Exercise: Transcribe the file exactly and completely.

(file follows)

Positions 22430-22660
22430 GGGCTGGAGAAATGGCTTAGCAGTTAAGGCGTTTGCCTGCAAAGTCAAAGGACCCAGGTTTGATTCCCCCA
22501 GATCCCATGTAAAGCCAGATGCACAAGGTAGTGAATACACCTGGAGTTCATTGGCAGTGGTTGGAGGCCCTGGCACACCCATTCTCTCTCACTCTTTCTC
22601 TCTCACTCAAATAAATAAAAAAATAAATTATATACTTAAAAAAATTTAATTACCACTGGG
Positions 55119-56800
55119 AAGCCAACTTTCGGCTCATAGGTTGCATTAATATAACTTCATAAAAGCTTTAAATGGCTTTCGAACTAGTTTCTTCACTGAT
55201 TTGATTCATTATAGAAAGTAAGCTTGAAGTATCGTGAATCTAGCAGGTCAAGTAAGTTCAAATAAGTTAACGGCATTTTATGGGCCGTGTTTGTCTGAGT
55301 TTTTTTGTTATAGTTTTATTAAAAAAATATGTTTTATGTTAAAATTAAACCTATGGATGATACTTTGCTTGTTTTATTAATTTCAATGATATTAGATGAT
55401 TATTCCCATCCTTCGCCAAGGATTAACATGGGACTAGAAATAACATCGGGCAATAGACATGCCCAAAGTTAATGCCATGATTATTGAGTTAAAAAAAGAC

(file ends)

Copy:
Positions 22430-22660
22430 GGGCTGGAGAAATGGCTTAGCAGTTAAGGCGTTTGCCTGCAAAGTCAAAGGACCCAGGTTTGATTCCCCCA
22501 GATCCCATGTAAAGCCAGATGCACAAGGTAGTGAATACACCTGGAGTTCATTGGCAGTGGTTGGAGGCCCTGGCACACCCATTCTCTCTCACTCTTTCTC
22601 TCTCACTCAAATAAATAAAAAAATAAATTATATACTTAAAAAAATTTAATTACCACTGGG
Positions 55119-56800
55119 AAGCCAACTTTCGGCTCATAGGTTGCATTAATATAACTTCATAAAAGCTTTAAATGGCTTTCGAACTAGTTTCTTCACTGAT
55201 TTGATTCATTATAGAAAGTAAGCTTGAAGTATCGTGAATCTAGCAGGTCAAGTAAGTTCAAATAAGTTAACGGCATTTTATGGGCCGTGTTTGTCTGAGT
55301 TTTTTTGTTATAGTTTTATTAAAAAAATATGTTTTATGTTAAAATTAAACCTATGGATGATACTTTGCTTGTTTTATTAATTTCAATGATATTAGATGAT
55401 TATTCCCATCCTTCGCCAAGGATTAACATGGGACTAGAAATAACATCGGGCAATAGACATGCCCAAAGTTAATGCCATGATTATTGAGTTAAAAAAAGAC